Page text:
Improvement in Executive Functioning and Symptomatology Following Treatment for Hoarding Disorder in Veterans

Jessica Zakrzewski, UCSD, La Jolla, United States
Mary Dozier, Mississippi State University, Starkville, United States
Tina Mayes, San Diego VA, La Jolla, United States
Elizabeth Twamley, UCSD, La Jolla, United States
Catherine Ayers, UCSD, La Jolla, United States


Hoarding Disorder (HD) is one of the most common and impairing neuropsychiatric conditions in late life. Individuals with HD, especially those at older ages, often have executive functioning deficits. Cognitive Rehabilitation and Exposure/Sorting Therapy (CREST) for HD is effective in reducing HD symptoms and improving executive functioning (cognitive flexibility and inhibition) when compared with case management. In the current trial, we compared CREST to a robust control condition, exposure therapy (ET), to determine if CREST provides additional benefit to HD symptom reduction and neuropsychological functioning over ET in a group of treatment-seeking Veterans with HD.

Participants and Methods:

115 Veterans who met clinical criteria for HD were randomized to receive 26 once weekly, 1 hour manualized individual sessions of either CREST (n=59) or ET (n=56). CREST included 7 sessions targeting prospective memory, prioritizing, problem solving, planning, and cognitive flexibility, followed by 19 sessions of exposure therapy. ET included the same manualized exposure therapy for 26 sessions. Participants completed assessments at baseline, week 7 of treatment, post-treatment, 3 month follow-up, and 6 month follow-up. Outcome measures included self-report hoarding symptom ratings (Saving Inventory-Revised) and neuropsychological tests focused on executive functioning (D-KEFS Color Word, Trails, Tower, Design Fluency, Verbal Fluency; Wisconsin Card Sorting Test). Multi-level modeling was used to examine treatment-related change at post-treatment and follow-up timepoints.


Participants were mostly male (62%), White/Non-Hispanic (63%), and on average were 62 years old with 16 years of education. At baseline, mean HD symptoms were above clinical cut-offs for HD (mean SIR=57.7); 72% met criteria for comorbid major depression and 33% for post-traumatic stress disorder. Groups did not significantly differ at baseline on demographics, symptom severity, or neuropsychological performance. 60% of the sample demonstrated at least mild impairments on at least one task, with impairments on Verbal Fluency category switching and Color Word inhibition/switching being the most common. HD symptoms improved over time in both groups (estimate=-6.2, se=0.7, p<0.001); at post-treatment through 6-month follow up, both groups were, on average, below clinical cut-offs for HD. Similarly, neuropsychological test scores tended to improve over time in both groups (global deficit score across estimate=1.1, se=0.4, p=0.007; D-KEFS Design Fluency estimate=1.3, se=0.3, p<0.001; D-KEFS Tower estimate=0.3, se=0.1, p=0.002; Wisconsin Card Sorting Test estimate=1.1, se=0.4, p=0.007). Only the visual scanning condition of D-KEFS Trails improved differentially in the CREST group (estimate=0.5, se=0.2, p=0.011). There were no other CREST-associated effects on treatment outcomes.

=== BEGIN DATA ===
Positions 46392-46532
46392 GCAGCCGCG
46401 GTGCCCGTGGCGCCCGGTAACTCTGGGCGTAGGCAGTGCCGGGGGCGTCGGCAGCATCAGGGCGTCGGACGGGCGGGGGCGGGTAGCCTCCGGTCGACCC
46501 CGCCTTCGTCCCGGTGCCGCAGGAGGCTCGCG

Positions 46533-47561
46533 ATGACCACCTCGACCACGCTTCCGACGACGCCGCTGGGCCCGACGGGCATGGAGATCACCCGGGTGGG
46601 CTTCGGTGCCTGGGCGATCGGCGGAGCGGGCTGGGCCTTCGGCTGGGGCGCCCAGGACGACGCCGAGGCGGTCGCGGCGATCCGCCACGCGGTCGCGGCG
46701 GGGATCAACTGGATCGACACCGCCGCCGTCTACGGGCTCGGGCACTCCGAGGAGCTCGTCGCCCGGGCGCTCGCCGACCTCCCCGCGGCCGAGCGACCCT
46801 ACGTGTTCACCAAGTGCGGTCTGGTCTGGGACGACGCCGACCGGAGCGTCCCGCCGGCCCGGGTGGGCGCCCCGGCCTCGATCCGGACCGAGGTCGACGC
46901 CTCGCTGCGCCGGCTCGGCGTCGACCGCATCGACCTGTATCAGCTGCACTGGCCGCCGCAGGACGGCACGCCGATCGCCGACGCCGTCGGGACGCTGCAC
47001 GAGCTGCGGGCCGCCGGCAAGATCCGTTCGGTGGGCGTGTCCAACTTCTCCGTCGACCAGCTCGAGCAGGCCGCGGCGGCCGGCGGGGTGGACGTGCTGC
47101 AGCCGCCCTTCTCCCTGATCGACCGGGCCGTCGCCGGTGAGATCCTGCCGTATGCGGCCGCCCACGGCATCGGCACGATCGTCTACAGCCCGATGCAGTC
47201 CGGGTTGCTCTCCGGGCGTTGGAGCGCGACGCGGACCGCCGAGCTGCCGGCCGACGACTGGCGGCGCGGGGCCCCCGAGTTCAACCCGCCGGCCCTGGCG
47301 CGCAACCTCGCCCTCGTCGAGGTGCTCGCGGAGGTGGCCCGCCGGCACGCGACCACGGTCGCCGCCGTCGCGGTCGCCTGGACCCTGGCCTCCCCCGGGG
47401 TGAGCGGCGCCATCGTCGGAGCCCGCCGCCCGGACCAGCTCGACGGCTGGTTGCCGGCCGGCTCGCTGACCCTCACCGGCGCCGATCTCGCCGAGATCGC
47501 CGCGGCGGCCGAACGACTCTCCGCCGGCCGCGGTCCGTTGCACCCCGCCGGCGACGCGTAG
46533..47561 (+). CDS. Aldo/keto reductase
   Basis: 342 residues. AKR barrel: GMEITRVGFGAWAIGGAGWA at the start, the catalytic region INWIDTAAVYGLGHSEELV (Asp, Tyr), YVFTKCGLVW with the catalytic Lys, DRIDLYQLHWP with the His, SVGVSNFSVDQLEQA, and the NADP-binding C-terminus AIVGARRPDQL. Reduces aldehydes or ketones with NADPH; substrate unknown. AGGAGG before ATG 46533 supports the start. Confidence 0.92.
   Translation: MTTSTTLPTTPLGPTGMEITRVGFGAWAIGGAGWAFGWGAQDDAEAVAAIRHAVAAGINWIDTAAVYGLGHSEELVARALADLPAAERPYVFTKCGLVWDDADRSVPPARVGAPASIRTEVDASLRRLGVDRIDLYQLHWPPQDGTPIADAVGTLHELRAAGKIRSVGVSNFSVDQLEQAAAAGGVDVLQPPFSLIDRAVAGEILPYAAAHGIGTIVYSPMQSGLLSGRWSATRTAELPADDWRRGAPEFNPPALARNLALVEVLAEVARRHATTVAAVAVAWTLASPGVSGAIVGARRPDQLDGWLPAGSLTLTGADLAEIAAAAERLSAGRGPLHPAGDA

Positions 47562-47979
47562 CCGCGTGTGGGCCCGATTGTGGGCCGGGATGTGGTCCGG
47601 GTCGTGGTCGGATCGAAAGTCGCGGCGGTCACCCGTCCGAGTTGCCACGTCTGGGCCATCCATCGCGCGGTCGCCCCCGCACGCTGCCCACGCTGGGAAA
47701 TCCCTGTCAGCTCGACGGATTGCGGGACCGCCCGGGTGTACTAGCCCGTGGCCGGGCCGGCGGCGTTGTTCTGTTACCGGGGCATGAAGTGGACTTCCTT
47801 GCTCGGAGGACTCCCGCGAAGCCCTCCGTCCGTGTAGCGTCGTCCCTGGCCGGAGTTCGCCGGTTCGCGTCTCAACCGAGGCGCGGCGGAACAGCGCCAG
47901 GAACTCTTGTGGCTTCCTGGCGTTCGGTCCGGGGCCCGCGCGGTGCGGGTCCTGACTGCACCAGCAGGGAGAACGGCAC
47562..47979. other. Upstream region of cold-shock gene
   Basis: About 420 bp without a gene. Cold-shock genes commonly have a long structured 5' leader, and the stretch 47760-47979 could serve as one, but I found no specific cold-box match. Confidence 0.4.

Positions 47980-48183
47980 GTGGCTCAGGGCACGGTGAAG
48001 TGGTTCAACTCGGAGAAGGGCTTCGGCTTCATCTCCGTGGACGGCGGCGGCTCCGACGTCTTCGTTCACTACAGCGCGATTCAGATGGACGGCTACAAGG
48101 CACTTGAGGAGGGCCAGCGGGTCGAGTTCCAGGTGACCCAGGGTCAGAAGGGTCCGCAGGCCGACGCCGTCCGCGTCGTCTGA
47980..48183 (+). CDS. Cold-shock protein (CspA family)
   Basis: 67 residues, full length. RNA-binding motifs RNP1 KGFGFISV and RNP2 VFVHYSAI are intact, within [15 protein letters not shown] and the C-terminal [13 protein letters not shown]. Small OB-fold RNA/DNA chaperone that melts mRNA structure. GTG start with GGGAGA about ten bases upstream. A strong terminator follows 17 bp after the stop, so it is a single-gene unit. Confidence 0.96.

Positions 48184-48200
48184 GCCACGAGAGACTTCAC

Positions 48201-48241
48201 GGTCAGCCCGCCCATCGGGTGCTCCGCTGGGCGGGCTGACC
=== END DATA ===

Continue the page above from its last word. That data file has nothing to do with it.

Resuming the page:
Both CREST and ET groups demonstrated significant reductions in HD symptoms as well as improvements on several measures of executive functioning. CREST participants demonstrated an additional improvement in visual scanning, a key visual attention and processing speed function. Given the frequent attentional concerns with individuals with HD, more research is needed to determine if CREST provides additional benefit above that of ET alone.

Category: Psychiatric Disorders

Keyword 1: treatment outcome
Keyword 2: cognitive rehabilitation
Keyword 3: executive functions